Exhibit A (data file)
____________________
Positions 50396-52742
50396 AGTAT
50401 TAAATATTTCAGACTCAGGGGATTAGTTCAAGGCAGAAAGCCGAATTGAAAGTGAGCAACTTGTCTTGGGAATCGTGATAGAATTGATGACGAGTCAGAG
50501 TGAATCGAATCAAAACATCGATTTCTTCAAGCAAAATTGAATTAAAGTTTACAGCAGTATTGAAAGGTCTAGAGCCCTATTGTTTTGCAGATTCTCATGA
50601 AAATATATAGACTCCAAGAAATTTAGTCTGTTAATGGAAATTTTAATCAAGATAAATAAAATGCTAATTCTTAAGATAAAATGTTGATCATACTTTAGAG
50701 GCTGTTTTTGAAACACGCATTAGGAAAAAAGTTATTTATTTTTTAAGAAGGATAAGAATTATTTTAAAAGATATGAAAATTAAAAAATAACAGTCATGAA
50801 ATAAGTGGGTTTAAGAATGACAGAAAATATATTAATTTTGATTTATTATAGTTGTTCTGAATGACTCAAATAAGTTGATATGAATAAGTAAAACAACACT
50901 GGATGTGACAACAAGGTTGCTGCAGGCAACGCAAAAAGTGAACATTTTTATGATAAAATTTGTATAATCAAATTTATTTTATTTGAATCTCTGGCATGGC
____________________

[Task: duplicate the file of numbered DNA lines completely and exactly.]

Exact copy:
Positions 50396-52742
50396 AGTAT
50401 TAAATATTTCAGACTCAGGGGATTAGTTCAAGGCAGAAAGCCGAATTGAAAGTGAGCAACTTGTCTTGGGAATCGTGATAGAATTGATGACGAGTCAGAG
50501 TGAATCGAATCAAAACATCGATTTCTTCAAGCAAAATTGAATTAAAGTTTACAGCAGTATTGAAAGGTCTAGAGCCCTATTGTTTTGCAGATTCTCATGA
50601 AAATATATAGACTCCAAGAAATTTAGTCTGTTAATGGAAATTTTAATCAAGATAAATAAAATGCTAATTCTTAAGATAAAATGTTGATCATACTTTAGAG
50701 GCTGTTTTTGAAACACGCATTAGGAAAAAAGTTATTTATTTTTTAAGAAGGATAAGAATTATTTTAAAAGATATGAAAATTAAAAAATAACAGTCATGAA
50801 ATAAGTGGGTTTAAGAATGACAGAAAATATATTAATTTTGATTTATTATAGTTGTTCTGAATGACTCAAATAAGTTGATATGAATAAGTAAAACAACACT
50901 GGATGTGACAACAAGGTTGCTGCAGGCAACGCAAAAAGTGAACATTTTTATGATAAAATTTGTATAATCAAATTTATTTTATTTGAATCTCTGGCATGGC